The long-awaited Ranger Rover and Range Rover Sport diesels are arriving on American shores in fall 2015 as 2016 models. The new diesel engines will only be available on the mid-level HSE trims and they are currently making their debut at the 2015 Detroit Auto Show.
The power output from this power plant is an acceptable 254 horsepower, but with all diesels, the strength of the engine can only be judged by its torque output. In the two Range Rover models, the engine produces a competitive 440 lb.ft. of torque at 1750 RPM, which places it right in between the Audi Q7 3.0 TDI, BMW X5 3.0 TDI and Mercedes-Benz GL 350 BlueTec. Like its gasoline counterparts, the diesel Range Rover models come standard with ZF sourced eight-speed automatic transmission with paddle shifters.
0 to 60 MPH is achieved in 7.1 seconds for the Range Rover Sport and 7.4 seconds for the Range Rover. The gasoline powered V6 Range Rover Sport and Range Rover complete the task in 6.9 seconds and 7.1 seconds. This means the difference between the two versions is only 0.3 seconds.
Thanks to the new diesel engine, the Range Rover and Range Rover Sport see an increase in fuel efficiency of 32% when compared to the gasoline V6 engine. The overall fuel mileage also increases to 22 city, 28 highway and 25 combined. With this new found efficiency, the two Range Rover models can now travel up to 658 miles on a single tank of diesel.
The TDI V6 is a whole new design constructed out of compacted graphite which is more durable compared to the traditional iron and aluminum engine blocks. This engine has been available to global consumers for the past two years already, but before it makes its debut on American shores, Land Rover engineers have made minor modifications to make the engine compatible with the strict American efficiency standards.
U.S. Spec Range Rover HSE TDI V6 come standard with a water-cooled turbocharger which also includes new bearings, vanes and nozzles to increase the efficiency of the engine. As with all modern diesel engines, the engine in the new Range Rovers is fitted with exhaust scrubbing urea after treatment to reduce the amount of carbon monoxide from the exhaust. The urea tank is fitted in the engine compartment and needs to be refilled after 10,000 miles. The Range Rovers also come with a new EGR or Exhaust-Gas-Re-circulation system which recaptures exhaust gases after the diesel particulate filter and pulls the gases directly from the hot manifolds before feeding them back to the turbos to extract as much energy as possible from the gases before they leave the vehicle. Also, to maximize the amount of fuel flow into the engine, the engineers at Land Rover have upgraded the fuel system with a two-stage oil pump and revised fuel injectors.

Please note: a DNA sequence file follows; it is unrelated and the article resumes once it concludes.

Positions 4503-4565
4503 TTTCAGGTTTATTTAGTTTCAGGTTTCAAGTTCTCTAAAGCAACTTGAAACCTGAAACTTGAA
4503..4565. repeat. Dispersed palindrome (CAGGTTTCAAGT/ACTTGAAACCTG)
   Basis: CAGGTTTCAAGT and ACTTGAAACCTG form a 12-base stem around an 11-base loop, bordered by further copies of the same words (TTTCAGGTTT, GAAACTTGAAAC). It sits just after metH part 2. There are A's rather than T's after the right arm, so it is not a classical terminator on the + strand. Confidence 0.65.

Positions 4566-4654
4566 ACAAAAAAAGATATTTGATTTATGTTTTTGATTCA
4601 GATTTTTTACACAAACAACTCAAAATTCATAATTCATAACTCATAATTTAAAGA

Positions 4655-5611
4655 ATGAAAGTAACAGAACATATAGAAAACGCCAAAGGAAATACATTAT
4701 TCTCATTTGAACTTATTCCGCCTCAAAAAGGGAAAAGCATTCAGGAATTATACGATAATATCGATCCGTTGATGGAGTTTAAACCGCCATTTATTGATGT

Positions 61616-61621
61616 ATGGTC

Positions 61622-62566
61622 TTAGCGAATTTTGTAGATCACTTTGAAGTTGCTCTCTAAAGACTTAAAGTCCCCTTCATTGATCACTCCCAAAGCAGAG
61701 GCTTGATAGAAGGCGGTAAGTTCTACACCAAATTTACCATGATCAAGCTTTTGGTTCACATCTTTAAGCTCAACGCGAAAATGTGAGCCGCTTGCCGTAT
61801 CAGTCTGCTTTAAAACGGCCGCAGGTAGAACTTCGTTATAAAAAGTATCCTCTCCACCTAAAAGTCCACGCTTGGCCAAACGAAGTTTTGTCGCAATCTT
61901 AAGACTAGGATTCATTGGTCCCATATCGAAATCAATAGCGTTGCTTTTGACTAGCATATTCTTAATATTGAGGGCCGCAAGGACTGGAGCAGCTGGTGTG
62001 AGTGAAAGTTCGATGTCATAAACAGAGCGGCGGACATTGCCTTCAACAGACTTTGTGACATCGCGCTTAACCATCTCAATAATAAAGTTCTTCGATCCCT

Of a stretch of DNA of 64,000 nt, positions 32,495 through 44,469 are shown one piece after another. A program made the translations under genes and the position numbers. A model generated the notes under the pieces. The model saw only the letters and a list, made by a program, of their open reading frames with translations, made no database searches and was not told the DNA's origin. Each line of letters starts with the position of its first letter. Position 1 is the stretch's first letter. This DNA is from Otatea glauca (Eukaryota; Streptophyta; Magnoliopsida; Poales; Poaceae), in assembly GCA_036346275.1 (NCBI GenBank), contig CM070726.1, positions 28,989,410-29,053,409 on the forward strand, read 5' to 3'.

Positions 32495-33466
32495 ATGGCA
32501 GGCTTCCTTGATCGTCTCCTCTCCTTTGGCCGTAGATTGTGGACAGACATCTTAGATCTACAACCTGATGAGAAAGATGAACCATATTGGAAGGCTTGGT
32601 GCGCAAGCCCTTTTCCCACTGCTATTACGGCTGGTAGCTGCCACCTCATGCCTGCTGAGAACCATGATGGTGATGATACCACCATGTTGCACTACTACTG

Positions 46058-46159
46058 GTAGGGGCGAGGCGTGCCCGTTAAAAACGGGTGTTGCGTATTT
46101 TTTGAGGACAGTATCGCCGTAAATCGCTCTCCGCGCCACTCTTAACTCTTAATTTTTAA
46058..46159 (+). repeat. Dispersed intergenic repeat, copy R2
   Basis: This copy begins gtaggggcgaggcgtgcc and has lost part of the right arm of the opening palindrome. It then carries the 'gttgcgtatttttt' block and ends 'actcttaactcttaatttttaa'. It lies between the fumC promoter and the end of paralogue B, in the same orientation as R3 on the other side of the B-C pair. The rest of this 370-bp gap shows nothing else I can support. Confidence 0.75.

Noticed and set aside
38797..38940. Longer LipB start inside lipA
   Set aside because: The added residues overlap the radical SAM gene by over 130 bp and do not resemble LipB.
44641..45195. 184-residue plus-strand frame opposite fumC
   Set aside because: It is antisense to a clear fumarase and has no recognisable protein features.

Around the world, Range Rovers are know for their luxurious features and not for their diesel engine clatter. So, the engineers have added dual-isolation engine mounts and acoustic laminate windshield to reduce the engine noise as much as possible. Also, to avoid confusion at the gas pump, the fuel filler module has a devise which prevents the narrower gasoline nozzle from entering the tank and only permits the larger diameter diesel fuel nozzle.
After years of asking, the Range Rovers are finally available with a diesel engine, but we are not sure if their timing was right or not. With the sharp decline in recent fuel prices, the advantages the diesel engine offer are almost nonexistent. With Premium Fuel averaging around $2.40/gallon and diesel still at or around $2.89/gallon, many consumers might find it hard to justify the additional costs of owning diesel powered Range Rovers over gasoline powered versions, but if your lifestyle includes a lot of commuting and you don’t like the concept of frequent fuel stops, then the diesel Range Rover is a no brainer.